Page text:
Sunday, 23 September 2007


A couple of months ago I wrote about my total failure to stay upright outside Tesco.

'Alma' is the other side of the Krakow supermarket coin.

Unlike Tesco, this place features soft, buttery lighting and tasteful displays of imported grissini, cantuccini and extra virgin olive oil accompanied by Dean Martin crooning over the sound system. The overall impression is a bit like Italian Waitrose done Polish-style (try and get your head around that one...).
From time to time I get creative in the kitchen, although if I'm eating alone it's just as likely to be Marmite on toast. Last night I got a craving for expensive imported items, which is how I found myself at the Alma fish counter (decagrams and lack of mathematical ability notwithstanding) ordering fresh tuna with the help of Car Guy (see 'Slander'), who has the dubious advantage of having been born Polish.
We watched as the junior fishmonger behind the counter carved away at the end of the tuna with relish.
- A bit thinner... I said nervously, as the first slice, weighing in at around half a pound, thumped wetly onto the chopping board. The boy began sawing anew.
Around halfway down the second slice we noticed the price tag.
- Hang on... how much is this?
- uhhh let's see... sixty zlotys (about ten pounds- which is fine and normal in West London maybe...)
Suddenly my appetite for tuna evaporated.
The boy had to go and fetch his supervisor to cancel the transaction, and we had to think of another fish to go with my tomato sauce.
Fortunately, this supervisor turned out to possess a wealth of knowledge on the flavours of various types of fish and methods of cooking them. Which I suppose is only right and proper in a fish salesperson, but was somewhat surprising given that as a general rule customer service is taking its own sweet time to catch on in this country. I tried to keep alert for useful adjectives and to look as though I understood most of what was going on.
After about ten minutes and some handy information on baking salmon*, I decided to take matters into my own hands:

- What about chicken?

Both car guy and the fish lady looked at me. The fish lady spoke:
- Or chicken, yes, chicken would go great with that.

We moved along to the meat counter.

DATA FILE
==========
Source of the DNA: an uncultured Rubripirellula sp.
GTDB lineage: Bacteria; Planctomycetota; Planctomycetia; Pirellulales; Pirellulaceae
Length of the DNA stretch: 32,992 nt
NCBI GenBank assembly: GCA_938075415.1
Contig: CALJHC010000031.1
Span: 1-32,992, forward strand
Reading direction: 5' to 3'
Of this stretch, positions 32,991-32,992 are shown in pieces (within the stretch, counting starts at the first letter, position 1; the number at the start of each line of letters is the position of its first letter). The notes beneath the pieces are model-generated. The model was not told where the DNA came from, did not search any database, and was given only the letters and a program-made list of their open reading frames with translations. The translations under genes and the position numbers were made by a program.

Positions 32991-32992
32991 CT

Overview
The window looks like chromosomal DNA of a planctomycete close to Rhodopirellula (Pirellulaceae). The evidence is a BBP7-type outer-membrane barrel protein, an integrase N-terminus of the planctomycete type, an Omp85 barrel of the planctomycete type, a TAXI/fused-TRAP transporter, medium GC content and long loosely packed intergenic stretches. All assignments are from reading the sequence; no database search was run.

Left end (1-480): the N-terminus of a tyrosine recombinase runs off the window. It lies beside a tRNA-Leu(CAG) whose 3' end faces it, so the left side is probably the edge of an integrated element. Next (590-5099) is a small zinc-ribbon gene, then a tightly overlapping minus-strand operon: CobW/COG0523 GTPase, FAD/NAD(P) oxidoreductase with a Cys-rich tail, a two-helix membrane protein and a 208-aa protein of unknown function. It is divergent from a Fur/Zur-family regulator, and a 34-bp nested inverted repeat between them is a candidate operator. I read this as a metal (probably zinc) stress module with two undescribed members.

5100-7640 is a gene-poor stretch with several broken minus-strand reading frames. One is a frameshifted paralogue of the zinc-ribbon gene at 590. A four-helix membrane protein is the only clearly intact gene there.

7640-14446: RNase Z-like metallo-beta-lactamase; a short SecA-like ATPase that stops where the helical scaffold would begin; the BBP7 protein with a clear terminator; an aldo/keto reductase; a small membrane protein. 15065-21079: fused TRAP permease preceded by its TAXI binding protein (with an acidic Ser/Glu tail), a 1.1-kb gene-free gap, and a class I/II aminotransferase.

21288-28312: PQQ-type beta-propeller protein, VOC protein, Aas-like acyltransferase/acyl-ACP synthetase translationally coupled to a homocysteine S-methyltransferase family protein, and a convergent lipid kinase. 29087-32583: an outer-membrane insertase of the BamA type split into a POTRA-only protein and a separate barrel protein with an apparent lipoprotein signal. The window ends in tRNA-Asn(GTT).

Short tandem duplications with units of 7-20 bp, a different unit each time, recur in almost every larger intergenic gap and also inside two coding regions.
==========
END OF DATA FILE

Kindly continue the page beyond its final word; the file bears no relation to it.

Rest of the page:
Another great thing about Alma is that there are always free samples for tasting. Something is always on 'promocja'. This Saturday, they seemed to have excelled themselves. It began with kiełbasa near the poultry counter. Not usually a fan of Polish sausage, still I had to try one or two pieces just to be sure.
Near the freezer cabinets there were nachos and dip. A trip to the biscuit aisle was an excuse for hit-and-run scoffing.
In spite of all the distractions, we still made it to the checkout.
Cheese! We forgot spreading cheese.
- I'll go, I said, this is my local, I know where it is.
I was a cheese-seeking missile on a mad dash to the dairy aisle. At least, I was until I passed the German tasting table on the way back. Several minutes later I arrived back at the checkout, sheepishly rubbing away at the telltale chocolate smears around my mouth. Car guy was not fooled.
There was one customer in front of us.
- It's down that aisle. I said. You have time. Go. Go!
He sprinted off and returned some moments later with a small tower of cheese, ham and rye bread.

All was going according to plan until the checkout girl pointed out that I had omitted to weigh the vegetables.
- I'll go, I said, meaningfully,
- Mmph, said car guy, through a mouthful of sandwich, and set off once more.

When we finally stepped out of the lift on level two, the car was sitting forlornly and conspicuously by itself in the middle of the car park.

*less than useful when you have to use a chair to hold your oven door shut, rendering baking of any kind something of a fire hazard.

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